economics should be taught with the other humanities. it's about interpretation. being a trader by profession, i learned immeasureably more about 'the markets' and their behaviour, and improved my work far more by reading a few books on psychology than the few dozen books i've read on the technical aspects of financial trading and economics. maths and economics are simply window dressing for market moves. something for people to talk about on Bloomberg TV.
    the markets are a psychological, not a technical construct.
    i read a quote once that said "people bring more than money and information to the markets - they bring themselves..."
    no trader is concerned with what THEY think the implication of X central bank doing Y is - they are concerned with what the average opinion of average opinion of the market particpants is a result of that action - it's removed from the economic fundamentals.
    the bottom line is that market moves are all about probably the most basic human emotion of all - fear. the fear of not making money, but especially the fear of losing it...

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  • Comment number 44. Posted by Phiiip Pilkington

    on 20 Sept 2010 11:20

    "We think it was the resurgence of capitalism. But maybe it was something very different? Something that we can't see properly because we are still trapped in the economists' world and their mindset."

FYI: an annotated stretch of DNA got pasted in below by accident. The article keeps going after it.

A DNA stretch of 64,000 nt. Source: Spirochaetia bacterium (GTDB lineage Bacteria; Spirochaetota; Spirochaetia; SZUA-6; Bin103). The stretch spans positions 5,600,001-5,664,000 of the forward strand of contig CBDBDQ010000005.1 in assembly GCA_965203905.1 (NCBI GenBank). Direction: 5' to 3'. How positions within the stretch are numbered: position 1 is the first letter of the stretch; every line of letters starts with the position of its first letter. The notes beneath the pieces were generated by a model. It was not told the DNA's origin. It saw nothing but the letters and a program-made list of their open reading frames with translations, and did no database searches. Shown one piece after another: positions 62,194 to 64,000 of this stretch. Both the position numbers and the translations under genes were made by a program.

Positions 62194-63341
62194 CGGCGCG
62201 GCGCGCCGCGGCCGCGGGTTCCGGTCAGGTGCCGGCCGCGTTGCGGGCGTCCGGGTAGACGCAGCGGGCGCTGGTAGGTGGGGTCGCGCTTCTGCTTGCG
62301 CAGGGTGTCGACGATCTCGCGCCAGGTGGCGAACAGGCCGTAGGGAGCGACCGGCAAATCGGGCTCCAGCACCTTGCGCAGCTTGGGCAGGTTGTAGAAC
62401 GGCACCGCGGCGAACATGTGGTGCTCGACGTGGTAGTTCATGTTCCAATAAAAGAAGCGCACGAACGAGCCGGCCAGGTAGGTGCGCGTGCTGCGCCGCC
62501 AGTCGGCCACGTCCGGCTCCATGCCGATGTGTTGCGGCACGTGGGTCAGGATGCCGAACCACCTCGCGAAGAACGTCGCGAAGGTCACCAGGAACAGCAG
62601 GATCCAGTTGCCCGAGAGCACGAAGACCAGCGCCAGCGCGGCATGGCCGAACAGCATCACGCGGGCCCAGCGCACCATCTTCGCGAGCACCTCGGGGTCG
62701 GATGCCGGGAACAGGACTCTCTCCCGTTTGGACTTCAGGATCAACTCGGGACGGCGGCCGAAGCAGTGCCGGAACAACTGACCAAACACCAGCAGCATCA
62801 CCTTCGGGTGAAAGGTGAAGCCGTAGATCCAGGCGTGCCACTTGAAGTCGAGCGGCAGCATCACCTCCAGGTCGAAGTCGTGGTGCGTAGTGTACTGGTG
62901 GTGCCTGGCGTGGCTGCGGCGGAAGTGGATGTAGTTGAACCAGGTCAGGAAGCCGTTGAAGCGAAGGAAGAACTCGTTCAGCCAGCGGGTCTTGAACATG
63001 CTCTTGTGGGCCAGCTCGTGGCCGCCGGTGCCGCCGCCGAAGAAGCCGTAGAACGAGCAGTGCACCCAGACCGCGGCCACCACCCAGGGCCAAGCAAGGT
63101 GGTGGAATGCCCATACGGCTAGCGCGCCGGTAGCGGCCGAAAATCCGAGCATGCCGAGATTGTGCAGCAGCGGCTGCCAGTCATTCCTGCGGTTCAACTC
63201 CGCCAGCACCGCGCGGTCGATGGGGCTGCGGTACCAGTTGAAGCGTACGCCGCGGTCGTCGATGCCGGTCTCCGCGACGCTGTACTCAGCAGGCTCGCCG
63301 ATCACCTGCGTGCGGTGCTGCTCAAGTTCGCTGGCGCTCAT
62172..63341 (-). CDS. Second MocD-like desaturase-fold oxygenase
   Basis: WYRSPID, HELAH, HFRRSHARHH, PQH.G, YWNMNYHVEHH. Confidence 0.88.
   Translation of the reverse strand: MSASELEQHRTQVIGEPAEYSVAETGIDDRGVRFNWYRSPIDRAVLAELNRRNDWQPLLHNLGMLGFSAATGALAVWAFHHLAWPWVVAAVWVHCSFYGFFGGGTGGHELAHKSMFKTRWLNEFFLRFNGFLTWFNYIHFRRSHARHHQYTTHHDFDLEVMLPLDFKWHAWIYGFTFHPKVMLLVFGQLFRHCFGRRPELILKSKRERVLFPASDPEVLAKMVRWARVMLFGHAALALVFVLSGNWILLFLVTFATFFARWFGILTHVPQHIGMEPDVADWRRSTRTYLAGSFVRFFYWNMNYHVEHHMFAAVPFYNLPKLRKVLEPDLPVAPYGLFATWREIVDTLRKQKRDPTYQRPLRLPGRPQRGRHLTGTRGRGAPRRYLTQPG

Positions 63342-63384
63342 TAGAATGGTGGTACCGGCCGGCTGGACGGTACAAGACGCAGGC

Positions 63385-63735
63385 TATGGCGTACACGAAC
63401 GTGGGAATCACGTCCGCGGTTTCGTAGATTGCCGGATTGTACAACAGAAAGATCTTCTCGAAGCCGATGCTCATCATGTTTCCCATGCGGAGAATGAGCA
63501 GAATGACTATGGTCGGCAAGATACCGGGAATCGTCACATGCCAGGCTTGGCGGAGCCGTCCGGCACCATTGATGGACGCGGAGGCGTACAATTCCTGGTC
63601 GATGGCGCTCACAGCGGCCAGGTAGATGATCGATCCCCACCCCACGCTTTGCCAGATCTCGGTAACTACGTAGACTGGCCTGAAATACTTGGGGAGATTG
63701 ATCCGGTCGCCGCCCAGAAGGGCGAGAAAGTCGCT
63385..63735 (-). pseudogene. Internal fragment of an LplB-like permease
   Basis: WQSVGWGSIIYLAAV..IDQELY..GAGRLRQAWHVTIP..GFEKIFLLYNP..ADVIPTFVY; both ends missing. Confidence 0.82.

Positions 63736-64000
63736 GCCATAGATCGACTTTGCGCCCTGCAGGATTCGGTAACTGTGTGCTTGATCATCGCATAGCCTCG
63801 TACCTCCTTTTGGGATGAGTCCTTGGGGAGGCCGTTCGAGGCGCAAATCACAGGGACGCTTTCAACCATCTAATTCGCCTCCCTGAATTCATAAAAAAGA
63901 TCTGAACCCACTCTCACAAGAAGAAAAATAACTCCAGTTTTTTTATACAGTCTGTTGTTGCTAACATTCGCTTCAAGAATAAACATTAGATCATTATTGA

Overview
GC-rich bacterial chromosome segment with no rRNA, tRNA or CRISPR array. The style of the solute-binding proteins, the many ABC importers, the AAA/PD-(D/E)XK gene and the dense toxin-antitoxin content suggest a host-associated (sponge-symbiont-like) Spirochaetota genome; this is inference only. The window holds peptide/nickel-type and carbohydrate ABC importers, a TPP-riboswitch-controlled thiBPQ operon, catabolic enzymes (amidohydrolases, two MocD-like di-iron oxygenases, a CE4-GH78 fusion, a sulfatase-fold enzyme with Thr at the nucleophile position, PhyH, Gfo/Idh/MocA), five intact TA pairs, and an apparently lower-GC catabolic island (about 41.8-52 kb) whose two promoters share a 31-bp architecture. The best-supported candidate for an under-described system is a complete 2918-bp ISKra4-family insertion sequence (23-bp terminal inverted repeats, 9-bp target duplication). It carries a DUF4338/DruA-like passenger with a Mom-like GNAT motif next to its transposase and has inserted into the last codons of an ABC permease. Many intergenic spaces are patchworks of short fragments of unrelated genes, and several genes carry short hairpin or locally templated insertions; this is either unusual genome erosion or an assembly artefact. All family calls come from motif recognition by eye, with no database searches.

This was actually built into the theories themselves - although I have a sneaking suspicion that many of the theorists didn't realise this.

    The best source for this line of thought is a recently translated lecture series by the eminent French philosopher Michel Foucault. The series is available in lovely binding on Amazon - it's around 15 quid; its called 'The Birth of Biopolitics'.

    Foucault starts off trying to trace the roots of what he calls 'biopower' but ends up doing a full exposition of how neo-liberalism is in fact an attempt to subordinate the state to rationalised economic calculation. He concludes that what the neo-liberals are really trying to do - whether they like it or not - is to avoid a totalitarian state (most of their theories are based on those of Austrian emigres with major cases of 'state-phobia' due to their experience of Nazism) by constructing a technocratic state in which basic freedoms are partially realised.

    Another line of approach to this is through another historian of thought: Philip Mirowski (who Curtis interviewed for The Trap). Mirowski argues that the project to 'economise' social relations took a new turn when it began to appropriate computer metaphors in the 1950s. This led to a view of humans as, not homo economus, but as quasi-cybord creatures, completely subjectable to rational calculation (essentially the view of man put forward by Nash, but on a far more sophisticated level).